They walked to the front picture window of a suburban two-story home and looked inside. There was no mistaking her. It was Bianca. She had aged well. She was surrounded by what must be her family. A young girl turned toward the window. Eben froze. She was the spitting image of Bianca at 19 when they had fallen in love while attending IU. A tear rolled down Eben’s cheek. He muttered almost under his breath, “She is so beautiful. I’d forgotten. How could I have let her go? Why didn’t I stop her? The laughs on me. I went my own way in search of riches when she, Bianca, was the treasure, wasn’t she?”
The Ghost of Christmas Present stopped and looked at Eben. “There is hope for you yet. If you can savor the humorous aspect of misery and misfortune, you can overcome anything.
Our time here is nearly up. We have one more stop.”
They transported to a large one-story building in downtown Indianapolis. Eben recognized the area. They were on Alabama Street.
“What is this place?”
“It is a women’s and children’s shelter. It’s where many must go if they are to survive. They have no choice. I wanted you to see who exactly it is that should starve. How did you put it? ‘Then let them starve! There are too many damn people anyway!’ These are the people.”
They drifted inside the building and found mothers and children sitting at tables in a cafeteria, on the edge of beds in a dormitory, and on the floor in hallways. There were moms and kids everywhere you looked. Babies were crying, mothers cuddling children, small boys running the hallways. But there was more. A little girl was laughing at her brother being silly. A mother was admiring a drawing of the family her son had drawn. A caregiver hugged a newly arrived family as their mom cried tears of joy for being taken in.
“I’ve seen enough. I was wrong. Thank you for showing me this.”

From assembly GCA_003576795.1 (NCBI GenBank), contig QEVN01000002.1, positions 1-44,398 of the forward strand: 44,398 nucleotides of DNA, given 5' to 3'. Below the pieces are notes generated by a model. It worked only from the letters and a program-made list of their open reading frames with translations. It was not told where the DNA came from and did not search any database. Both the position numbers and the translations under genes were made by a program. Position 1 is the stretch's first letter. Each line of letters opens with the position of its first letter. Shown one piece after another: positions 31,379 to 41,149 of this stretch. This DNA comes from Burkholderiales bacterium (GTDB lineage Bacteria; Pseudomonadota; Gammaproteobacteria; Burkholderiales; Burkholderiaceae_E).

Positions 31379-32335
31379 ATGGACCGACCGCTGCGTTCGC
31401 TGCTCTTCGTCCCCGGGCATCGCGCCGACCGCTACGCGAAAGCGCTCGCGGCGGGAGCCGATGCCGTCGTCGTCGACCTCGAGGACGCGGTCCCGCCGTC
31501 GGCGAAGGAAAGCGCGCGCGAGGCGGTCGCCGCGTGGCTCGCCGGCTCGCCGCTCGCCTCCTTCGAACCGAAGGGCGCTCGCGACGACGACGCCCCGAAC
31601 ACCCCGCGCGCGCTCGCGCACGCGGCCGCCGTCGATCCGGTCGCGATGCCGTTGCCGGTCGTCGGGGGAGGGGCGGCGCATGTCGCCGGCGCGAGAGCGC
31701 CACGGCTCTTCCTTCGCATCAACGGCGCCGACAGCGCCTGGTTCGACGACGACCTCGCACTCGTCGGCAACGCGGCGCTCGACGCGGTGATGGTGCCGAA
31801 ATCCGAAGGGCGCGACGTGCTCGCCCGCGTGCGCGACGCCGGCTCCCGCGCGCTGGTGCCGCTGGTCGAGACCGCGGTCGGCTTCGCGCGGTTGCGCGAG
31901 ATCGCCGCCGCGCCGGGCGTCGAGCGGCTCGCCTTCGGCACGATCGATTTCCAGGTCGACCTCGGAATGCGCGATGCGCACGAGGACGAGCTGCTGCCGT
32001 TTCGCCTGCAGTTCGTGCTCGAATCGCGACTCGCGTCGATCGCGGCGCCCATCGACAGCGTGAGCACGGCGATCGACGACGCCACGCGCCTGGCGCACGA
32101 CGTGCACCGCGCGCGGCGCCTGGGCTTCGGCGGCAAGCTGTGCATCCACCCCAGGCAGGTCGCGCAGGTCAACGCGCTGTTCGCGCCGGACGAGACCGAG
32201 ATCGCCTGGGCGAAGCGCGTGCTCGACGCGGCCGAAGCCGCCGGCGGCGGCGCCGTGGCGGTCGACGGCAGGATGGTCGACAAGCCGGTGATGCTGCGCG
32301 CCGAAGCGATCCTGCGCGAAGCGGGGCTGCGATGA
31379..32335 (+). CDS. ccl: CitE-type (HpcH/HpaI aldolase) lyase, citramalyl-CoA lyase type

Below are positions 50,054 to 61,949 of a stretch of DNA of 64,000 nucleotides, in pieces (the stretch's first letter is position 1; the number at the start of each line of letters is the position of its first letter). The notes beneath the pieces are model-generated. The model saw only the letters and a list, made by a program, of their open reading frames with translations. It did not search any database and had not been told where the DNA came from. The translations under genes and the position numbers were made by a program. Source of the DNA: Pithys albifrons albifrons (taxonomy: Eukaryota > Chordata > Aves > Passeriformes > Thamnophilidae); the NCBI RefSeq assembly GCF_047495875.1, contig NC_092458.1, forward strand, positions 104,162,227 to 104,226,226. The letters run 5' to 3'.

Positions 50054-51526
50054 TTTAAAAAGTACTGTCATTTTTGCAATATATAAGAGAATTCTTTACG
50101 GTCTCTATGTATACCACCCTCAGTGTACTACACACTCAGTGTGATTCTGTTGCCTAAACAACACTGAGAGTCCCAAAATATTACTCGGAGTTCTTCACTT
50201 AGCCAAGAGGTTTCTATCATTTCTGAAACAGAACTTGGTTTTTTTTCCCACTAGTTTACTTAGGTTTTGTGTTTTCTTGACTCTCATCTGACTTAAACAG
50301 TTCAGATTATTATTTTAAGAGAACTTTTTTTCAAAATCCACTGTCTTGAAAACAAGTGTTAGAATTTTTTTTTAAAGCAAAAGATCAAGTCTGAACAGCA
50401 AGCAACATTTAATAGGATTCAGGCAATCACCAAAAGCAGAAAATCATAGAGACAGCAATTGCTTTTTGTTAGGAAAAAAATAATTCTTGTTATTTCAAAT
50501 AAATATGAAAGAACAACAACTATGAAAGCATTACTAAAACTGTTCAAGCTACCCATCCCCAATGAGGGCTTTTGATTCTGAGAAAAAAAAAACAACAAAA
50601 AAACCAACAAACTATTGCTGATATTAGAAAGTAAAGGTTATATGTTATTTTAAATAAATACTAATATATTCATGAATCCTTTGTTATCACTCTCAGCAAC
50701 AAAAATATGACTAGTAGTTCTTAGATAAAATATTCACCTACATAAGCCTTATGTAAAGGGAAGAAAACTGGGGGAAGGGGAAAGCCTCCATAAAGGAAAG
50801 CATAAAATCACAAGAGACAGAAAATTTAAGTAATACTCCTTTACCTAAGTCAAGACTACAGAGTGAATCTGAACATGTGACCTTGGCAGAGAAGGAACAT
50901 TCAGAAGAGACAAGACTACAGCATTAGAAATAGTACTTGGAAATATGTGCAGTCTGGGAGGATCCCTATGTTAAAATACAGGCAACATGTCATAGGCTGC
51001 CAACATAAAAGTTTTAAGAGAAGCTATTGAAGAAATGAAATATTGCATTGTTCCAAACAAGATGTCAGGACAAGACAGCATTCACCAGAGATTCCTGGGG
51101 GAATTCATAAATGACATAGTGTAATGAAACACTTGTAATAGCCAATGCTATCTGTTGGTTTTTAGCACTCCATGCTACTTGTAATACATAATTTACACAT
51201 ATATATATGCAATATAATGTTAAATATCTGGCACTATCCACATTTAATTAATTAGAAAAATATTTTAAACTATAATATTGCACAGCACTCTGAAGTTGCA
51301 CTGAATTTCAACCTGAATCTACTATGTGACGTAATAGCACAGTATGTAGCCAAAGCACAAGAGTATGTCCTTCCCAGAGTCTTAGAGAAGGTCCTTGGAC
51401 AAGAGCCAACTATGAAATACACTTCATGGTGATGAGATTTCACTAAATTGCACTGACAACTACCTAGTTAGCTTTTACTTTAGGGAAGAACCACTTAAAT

The ghost took Eben’s hand. Eben clutched the apparition’s forearm, and they floated into the night.
They landed on the street near Eben’s home. When they touched down, Eben noticed a movement under the Ghost of Christmas present’s robe. “Is there something alive under your robe?”
“Yes, but I wish not for their sake.”
Eben saw a gnarled small foot and an emaciated hand, “What are they?”
The ghost threw open his robe, “Behold.”
There was a small boy and an even smaller girl. They were in tatters and looked as if they were starving. “Are they part of your family?”
“No, they are the family of man! The girl is poverty personified, and the boy is obliviousness itself. Be afraid of both but especially the boy, for he foreshadows the doom of humankind.”
“Is there nothing that can be done?”
The ghost snarled at Eben, “Have the shelters burned down? Is there no more government stimulus money?”
The spirit slowly faded away, laughing as he disappeared.
Eben dozed off. He awakened in his bed.
The Ghost of Christmas Future
As a bell sounded, the stroke of midnight, Eben saw a dim light in the distance moving toward him. A Spector in a hoody and mask glided through the mist.
“Are you the ghost of Christmas Future?”
The phantom did not respond. It turned and pointed for Eben to follow.
“Lead the way, spirit. I fear you the most of all, but I know it is for my redemption. I know now it is for my good. Lead on.”
They entered a room where there was a sizeable holographic screen. It was the equivalent of a 20th-century virtual space. It was the social media of the decade. People zoomed in and out of conversations.
“Did they say how he died?”
“No, only that he was gone, and he wasn’t going to be uploaded.”
“So, is he under investigation for the crimes of his company?”